By 2011, the emergence of the Tea Party brought the national debt front and center amid four consecutive trillion-dollar deficits. Deficit hawks, some motivated more by politics than stewardship, warned of looming catastrophe without a balanced budget. But as the economy recovered and thanks to 2011’s Budget Control Act, the deficit shrank from $1.4 trillion in 2009 to $442 billion in 2015.

At this point, the Republican Party largely moved on to other priorities, talking less and less about the national debt. Inaccurate and overzealous predictions, along with record low interest rates, caused widespread public concern over the nation’s fiscal condition to ultimately fade.

Meanwhile, some continued to sound the alarm. Demographic trends alone, namely the retirement of Baby Boomers, pointed to looming debt concerns. In 2019, the Millennial Debt Foundation (MDF) was formed with Senator Tom Coburn, MD. The creation of the Millennial Debt Commission in early 2020 convened millennial business leaders with prominent members of the House and Senate to pursue a framework for debt stabilization. Around the same time, the Committee for a Responsible Federal Budget decried the coming “era of trillion-dollar deficits.”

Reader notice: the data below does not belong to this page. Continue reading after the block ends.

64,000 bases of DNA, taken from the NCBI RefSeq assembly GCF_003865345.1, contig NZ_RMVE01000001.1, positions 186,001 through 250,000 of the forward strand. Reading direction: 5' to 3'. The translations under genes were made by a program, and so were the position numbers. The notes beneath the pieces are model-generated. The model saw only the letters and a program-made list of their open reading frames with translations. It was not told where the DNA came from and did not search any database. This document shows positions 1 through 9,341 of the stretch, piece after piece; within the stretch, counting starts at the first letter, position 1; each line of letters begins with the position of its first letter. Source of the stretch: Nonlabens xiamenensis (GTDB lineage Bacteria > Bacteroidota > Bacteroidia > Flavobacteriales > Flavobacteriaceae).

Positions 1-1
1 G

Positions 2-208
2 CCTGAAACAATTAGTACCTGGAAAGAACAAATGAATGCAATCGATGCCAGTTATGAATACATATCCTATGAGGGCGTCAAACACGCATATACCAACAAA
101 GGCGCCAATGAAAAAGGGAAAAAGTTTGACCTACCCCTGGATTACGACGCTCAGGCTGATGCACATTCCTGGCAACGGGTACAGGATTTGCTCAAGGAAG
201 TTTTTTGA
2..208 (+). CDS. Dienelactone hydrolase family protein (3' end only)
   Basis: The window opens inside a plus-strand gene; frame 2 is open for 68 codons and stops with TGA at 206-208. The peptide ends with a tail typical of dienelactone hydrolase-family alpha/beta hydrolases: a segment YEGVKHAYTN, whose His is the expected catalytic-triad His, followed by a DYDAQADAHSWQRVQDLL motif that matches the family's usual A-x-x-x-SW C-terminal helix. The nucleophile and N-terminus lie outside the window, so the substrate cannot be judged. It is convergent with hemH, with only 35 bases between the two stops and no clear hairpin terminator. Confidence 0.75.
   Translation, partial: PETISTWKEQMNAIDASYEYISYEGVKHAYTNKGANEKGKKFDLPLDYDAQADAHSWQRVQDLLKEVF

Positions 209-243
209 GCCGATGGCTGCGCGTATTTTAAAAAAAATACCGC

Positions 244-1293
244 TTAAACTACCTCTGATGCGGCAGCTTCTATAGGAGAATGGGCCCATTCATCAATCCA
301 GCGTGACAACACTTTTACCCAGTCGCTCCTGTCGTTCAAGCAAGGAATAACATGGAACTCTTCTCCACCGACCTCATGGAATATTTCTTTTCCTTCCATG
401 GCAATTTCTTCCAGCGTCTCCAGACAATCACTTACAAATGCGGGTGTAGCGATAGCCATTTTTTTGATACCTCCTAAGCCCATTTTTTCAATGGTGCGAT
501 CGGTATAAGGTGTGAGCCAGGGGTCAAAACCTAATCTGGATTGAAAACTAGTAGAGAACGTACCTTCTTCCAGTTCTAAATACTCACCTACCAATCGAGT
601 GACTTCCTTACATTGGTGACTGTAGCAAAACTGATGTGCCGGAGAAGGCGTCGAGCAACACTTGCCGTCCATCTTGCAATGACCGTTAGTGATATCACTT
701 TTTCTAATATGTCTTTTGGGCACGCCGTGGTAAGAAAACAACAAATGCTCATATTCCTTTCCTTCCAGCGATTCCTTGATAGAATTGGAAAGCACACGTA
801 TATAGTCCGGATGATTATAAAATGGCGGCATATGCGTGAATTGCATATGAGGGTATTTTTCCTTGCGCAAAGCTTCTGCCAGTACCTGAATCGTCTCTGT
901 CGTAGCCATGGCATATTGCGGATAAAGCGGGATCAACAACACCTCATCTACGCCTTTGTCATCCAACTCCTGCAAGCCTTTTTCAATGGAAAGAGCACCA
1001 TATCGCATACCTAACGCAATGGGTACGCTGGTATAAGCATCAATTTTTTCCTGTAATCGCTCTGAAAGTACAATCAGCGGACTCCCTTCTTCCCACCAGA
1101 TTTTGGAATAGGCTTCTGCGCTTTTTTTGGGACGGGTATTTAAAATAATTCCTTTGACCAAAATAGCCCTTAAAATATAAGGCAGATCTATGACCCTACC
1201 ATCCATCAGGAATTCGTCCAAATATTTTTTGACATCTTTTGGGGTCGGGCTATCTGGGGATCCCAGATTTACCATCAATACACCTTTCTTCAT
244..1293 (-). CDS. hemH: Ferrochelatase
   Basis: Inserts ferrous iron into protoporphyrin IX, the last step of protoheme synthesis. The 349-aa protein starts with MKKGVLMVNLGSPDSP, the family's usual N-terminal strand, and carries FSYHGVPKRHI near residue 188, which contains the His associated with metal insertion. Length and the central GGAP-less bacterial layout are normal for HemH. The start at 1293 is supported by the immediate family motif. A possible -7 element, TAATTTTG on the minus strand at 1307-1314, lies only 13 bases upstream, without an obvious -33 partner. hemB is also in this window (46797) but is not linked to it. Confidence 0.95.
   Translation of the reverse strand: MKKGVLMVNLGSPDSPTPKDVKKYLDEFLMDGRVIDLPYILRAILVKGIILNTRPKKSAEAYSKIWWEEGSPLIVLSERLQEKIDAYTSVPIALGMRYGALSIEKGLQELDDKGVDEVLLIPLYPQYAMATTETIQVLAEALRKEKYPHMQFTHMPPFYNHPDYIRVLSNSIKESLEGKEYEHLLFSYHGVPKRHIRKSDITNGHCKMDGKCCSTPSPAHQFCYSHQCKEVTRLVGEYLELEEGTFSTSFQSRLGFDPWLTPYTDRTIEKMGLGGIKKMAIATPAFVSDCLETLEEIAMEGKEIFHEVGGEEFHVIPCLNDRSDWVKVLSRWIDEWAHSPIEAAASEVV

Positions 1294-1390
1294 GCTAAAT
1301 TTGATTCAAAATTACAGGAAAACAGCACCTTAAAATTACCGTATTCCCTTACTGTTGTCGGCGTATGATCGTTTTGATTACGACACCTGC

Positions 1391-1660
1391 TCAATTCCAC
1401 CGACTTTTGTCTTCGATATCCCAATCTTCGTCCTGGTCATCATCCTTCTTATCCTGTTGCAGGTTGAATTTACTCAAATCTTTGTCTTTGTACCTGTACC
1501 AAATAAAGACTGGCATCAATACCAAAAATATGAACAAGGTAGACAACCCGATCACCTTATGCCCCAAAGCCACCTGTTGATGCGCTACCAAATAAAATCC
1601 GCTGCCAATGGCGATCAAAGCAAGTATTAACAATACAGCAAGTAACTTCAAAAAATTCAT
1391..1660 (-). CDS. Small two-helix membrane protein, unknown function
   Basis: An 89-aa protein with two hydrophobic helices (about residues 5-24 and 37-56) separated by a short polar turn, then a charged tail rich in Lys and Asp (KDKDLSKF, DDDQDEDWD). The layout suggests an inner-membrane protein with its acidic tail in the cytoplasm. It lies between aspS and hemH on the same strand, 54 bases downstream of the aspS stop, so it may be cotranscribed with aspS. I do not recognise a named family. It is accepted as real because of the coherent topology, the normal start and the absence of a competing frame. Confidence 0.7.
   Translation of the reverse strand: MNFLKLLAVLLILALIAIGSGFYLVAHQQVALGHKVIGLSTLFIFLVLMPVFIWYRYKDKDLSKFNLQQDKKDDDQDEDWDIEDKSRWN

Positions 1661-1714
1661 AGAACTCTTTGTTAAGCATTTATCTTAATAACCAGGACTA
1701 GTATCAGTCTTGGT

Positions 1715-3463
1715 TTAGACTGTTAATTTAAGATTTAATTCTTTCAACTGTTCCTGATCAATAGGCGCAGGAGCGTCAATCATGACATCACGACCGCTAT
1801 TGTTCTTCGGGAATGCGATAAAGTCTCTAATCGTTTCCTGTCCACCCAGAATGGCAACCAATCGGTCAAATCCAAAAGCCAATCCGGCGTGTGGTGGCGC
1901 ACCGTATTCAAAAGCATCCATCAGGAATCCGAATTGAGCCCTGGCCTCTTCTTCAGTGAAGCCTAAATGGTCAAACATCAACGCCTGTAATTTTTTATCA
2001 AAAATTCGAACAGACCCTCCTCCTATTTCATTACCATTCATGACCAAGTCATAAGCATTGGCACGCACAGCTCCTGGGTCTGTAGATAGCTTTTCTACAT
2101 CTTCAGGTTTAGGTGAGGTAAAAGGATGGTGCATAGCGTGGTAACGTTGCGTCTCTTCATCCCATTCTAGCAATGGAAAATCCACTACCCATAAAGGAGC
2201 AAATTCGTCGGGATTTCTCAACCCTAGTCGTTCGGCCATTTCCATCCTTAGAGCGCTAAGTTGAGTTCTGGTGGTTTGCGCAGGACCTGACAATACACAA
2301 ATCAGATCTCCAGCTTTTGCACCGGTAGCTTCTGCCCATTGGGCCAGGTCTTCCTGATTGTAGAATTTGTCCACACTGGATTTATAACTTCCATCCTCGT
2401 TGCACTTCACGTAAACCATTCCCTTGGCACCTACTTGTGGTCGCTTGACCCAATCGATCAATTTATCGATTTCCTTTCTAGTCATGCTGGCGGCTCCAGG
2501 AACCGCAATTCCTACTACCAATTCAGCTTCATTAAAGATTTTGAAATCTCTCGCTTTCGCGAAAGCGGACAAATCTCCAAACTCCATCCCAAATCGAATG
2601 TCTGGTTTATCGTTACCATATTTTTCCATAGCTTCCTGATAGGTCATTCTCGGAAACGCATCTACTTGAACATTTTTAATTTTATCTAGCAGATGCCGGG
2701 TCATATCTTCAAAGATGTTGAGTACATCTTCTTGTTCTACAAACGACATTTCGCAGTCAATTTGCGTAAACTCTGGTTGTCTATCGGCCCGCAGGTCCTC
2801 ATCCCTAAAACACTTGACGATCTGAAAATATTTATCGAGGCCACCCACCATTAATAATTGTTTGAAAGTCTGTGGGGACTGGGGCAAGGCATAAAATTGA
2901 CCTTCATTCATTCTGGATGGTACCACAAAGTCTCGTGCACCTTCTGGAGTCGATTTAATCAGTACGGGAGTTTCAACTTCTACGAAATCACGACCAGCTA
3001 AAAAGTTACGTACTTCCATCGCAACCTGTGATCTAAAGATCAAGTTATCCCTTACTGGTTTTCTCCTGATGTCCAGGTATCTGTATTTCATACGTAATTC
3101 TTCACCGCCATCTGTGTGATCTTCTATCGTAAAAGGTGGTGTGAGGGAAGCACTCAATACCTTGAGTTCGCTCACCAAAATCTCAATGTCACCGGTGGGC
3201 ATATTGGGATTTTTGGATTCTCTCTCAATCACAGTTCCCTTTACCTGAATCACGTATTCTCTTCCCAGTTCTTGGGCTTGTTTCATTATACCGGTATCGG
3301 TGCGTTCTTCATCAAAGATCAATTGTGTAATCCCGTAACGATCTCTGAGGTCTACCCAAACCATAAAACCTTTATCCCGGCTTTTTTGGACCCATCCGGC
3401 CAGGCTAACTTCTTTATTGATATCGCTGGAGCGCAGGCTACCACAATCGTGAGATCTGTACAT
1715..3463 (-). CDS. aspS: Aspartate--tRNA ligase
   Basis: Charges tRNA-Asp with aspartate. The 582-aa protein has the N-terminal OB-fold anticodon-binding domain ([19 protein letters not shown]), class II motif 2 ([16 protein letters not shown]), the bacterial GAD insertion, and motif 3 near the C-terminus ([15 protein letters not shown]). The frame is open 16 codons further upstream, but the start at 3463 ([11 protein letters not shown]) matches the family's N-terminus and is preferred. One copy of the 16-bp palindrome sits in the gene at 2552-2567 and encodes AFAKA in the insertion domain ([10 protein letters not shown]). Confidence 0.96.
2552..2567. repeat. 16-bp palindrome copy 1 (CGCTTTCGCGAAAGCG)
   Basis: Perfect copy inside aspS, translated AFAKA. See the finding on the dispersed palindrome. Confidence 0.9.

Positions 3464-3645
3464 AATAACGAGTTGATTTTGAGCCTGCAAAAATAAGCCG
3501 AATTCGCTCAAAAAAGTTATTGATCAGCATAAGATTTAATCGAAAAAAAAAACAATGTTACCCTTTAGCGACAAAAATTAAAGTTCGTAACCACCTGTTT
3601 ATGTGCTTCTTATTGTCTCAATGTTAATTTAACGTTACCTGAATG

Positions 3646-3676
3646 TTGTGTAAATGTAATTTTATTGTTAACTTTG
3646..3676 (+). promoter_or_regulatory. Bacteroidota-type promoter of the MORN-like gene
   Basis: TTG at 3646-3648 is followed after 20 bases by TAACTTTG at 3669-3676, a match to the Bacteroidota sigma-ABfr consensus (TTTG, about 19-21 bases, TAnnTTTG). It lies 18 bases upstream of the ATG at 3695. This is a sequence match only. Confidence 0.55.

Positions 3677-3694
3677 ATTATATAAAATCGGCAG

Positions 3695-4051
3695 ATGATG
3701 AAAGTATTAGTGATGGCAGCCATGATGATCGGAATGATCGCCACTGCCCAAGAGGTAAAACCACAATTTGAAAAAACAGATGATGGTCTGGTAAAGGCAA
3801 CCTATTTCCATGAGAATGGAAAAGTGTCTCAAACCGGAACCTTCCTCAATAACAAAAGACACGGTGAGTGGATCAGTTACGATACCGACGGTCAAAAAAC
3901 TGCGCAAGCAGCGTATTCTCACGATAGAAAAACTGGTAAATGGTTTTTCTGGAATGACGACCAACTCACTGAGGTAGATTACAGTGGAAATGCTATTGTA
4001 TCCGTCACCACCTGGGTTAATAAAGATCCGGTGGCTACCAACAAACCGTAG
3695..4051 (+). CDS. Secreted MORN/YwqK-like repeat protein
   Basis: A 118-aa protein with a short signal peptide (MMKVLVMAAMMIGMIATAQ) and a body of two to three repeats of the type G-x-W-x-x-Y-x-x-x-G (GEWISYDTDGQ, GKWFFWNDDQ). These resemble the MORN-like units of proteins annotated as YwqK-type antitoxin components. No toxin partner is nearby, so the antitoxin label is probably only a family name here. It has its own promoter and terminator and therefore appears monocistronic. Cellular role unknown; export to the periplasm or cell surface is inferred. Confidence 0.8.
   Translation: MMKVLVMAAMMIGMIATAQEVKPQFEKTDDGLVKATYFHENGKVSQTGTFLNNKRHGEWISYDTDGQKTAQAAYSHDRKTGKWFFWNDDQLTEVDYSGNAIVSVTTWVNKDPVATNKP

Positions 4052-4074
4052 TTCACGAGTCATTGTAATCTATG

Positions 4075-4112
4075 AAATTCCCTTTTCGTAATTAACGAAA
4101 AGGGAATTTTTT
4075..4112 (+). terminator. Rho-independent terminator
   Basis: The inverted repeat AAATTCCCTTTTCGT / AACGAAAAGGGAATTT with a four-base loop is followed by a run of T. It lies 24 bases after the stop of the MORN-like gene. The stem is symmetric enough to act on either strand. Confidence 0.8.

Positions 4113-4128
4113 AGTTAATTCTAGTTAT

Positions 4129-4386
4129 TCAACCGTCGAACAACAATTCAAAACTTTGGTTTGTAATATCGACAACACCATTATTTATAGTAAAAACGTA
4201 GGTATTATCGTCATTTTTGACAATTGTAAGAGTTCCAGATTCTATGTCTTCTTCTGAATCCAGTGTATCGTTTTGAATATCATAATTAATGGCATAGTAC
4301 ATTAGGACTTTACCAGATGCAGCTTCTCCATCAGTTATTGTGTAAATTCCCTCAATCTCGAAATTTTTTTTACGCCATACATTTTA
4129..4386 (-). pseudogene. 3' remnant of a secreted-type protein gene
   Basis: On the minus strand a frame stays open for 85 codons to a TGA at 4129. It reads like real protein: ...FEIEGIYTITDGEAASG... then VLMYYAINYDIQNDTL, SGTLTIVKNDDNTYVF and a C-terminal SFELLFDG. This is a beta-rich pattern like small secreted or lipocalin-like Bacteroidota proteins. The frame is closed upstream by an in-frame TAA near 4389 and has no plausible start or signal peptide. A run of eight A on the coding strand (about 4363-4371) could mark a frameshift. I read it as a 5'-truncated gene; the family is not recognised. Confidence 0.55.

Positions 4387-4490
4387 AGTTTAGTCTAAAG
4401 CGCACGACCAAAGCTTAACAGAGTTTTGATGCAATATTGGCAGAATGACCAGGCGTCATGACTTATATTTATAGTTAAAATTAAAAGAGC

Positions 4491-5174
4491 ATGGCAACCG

But without a Black Swan, it seemed unlikely public debt would take center stage any time soon.

Just weeks before the Millennial Debt Commission was set to meet for the first time, COVID-19 struck. Its mission to call attention to the potential perils of the national debt and offer solutions became timelier than we could have imagined. Record government stimulus and public health efforts ballooned the federal deficit from $984 billion in 2019 to more than $3 trillion in 2020 and nearly that again in 2021.

Experimental fiscal and monetary policy eased the jarring effects of lockdowns, but historic inflation throughout 2022 indicated the policies overheated the economy.